Many Homebuyers Don’t Shop Around for a Mortgage

New Survey Shows that People Don’t Put in the Effort that Pays Off

Many Homebuyers  Don’t Shop Around for a Mortgage
February 12, 2015

For many people, a home mortgage is the largest purchase they will make in their lives. The mortgage rates and types of loans that they choose makes a huge difference in the amount of money that homebuyers pay over the life of a loan. Yet some consumers will put in less time shopping for mortgage rates than they will spend shopping for consumer items such as clothes or power tools.

The consumer goods analogy may be a stretch, but a recent survey by the Consumer Financial Protection Bureau (CFPB) suggests that it is not much of one. Nearly half of the homebuyers in the CFPB survey reported not shopping for mortgage rates at all.

    Other interesting findings from the CFPB report:

  • Many Single Lender Submissions – Even though half of homebuyers shop around, only 25% go through the formal process of filling out mortgage applications. This dovetails with the finding that borrowers who prioritized the lender characteristics over the loan terms were less likely to shop for mortgages.

  • Informed Consumers Shop More – Respondents who understood the mortgage process were twice as likely to shop for mortgage rates as the uninformed shopper was. This makes sense, given that less-informed shoppers are more likely to be intimidated by the process and are likely to lack the understanding of how to compare loan terms and long-term costs properly.

How can you become a more informed shopper? The tips below should serve as a good start.

  • Understand the Process – The more you understand the mortgage process, the easier it will be for you to compare mortgages on an apples-to-apples basis by incorporating all loan fees, charges, and closing costs. You will also be able to run the proper calculations to compare fixed vs. variable rate loans over different timeframes. Online calculators are available to run comparisons; all you have to do is to understand how to use them properly.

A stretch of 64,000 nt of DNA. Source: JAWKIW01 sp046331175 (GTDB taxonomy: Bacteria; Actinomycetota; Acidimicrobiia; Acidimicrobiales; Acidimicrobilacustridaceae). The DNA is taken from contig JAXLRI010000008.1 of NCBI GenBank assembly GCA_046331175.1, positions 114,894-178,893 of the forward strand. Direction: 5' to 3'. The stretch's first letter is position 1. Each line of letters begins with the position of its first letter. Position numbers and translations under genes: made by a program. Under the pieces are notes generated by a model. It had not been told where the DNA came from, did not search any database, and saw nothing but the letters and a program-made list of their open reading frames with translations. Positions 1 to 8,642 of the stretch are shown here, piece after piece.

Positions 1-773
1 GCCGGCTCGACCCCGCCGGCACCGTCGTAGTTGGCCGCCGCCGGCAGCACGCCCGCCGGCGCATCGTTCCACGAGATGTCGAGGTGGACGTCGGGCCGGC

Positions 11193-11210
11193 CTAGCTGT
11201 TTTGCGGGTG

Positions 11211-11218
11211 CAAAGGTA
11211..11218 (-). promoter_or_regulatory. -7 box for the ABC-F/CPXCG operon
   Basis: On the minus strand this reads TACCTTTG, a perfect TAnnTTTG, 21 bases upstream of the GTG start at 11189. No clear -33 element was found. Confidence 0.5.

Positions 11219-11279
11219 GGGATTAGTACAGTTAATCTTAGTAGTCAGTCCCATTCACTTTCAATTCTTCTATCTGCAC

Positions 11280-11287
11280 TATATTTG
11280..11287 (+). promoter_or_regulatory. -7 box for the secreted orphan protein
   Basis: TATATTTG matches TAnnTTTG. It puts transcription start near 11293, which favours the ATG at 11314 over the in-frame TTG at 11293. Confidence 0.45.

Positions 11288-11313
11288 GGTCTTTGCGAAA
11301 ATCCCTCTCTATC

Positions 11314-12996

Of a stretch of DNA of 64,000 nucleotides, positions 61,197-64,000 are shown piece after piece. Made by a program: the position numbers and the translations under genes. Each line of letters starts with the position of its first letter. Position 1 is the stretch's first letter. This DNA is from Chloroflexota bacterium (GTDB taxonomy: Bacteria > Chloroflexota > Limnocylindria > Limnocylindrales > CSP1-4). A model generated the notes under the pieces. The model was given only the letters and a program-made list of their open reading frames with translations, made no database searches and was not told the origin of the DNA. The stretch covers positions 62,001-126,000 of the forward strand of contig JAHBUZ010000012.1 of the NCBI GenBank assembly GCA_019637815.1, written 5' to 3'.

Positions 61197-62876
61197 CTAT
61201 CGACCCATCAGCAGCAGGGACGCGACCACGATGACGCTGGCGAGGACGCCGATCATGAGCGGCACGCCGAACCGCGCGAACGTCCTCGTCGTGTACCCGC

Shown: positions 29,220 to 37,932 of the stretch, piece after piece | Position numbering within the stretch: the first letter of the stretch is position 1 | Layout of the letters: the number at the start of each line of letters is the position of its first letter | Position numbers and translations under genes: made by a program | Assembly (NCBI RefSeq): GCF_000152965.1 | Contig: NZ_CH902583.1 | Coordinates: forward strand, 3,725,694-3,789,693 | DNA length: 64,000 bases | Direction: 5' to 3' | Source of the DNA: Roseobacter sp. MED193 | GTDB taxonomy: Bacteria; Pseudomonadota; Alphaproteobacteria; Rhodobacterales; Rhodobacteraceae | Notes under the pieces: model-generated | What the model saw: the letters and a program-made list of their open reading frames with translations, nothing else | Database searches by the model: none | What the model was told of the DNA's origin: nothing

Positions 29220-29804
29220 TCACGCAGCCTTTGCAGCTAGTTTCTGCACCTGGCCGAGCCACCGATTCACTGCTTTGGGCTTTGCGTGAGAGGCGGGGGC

Less confident homebuyers are more likely to go with an agent or bank that they trust from other dealings, or one that just “feels right.” That is a powerful factor, and you should feel comfortable with your lender, but surely, there is more than one lender that you can trust.

  • Know What You Can Afford – Without a firm understanding of what you can afford, you may be tempted to buy more home than you can pay for and entertain riskier mortgage options. It is best to stick with a higher down payment in order to get a favorable interest rate.

  • Look for Impartial Sources – Would you buy a car based only on advice from a car salesman? Probably not – you would look for an impartial opinion, and home shopping should be no different. However, the survey showed that 70% of buyers relied mostly on lenders and brokers that have vested interests in selling you a home.

    The CFPB website can serve as a great sanity check. CFPB is introducing the “Owning a Home” interactive online toolkit for homebuyers designed to help consumers’ confidence and enable them to be better mortgage shoppers. Other industry websites may be helpful but be sure to check the affiliations on the “About us” pages to gauge the impartiality.

By shopping around, homebuyers can save money in both the short and long term and build up equity in their home more rapidly. Surely it is a better return on investment for you to spend more time home mortgage shopping than Home Depot shopping – unless you plan to build your own home.

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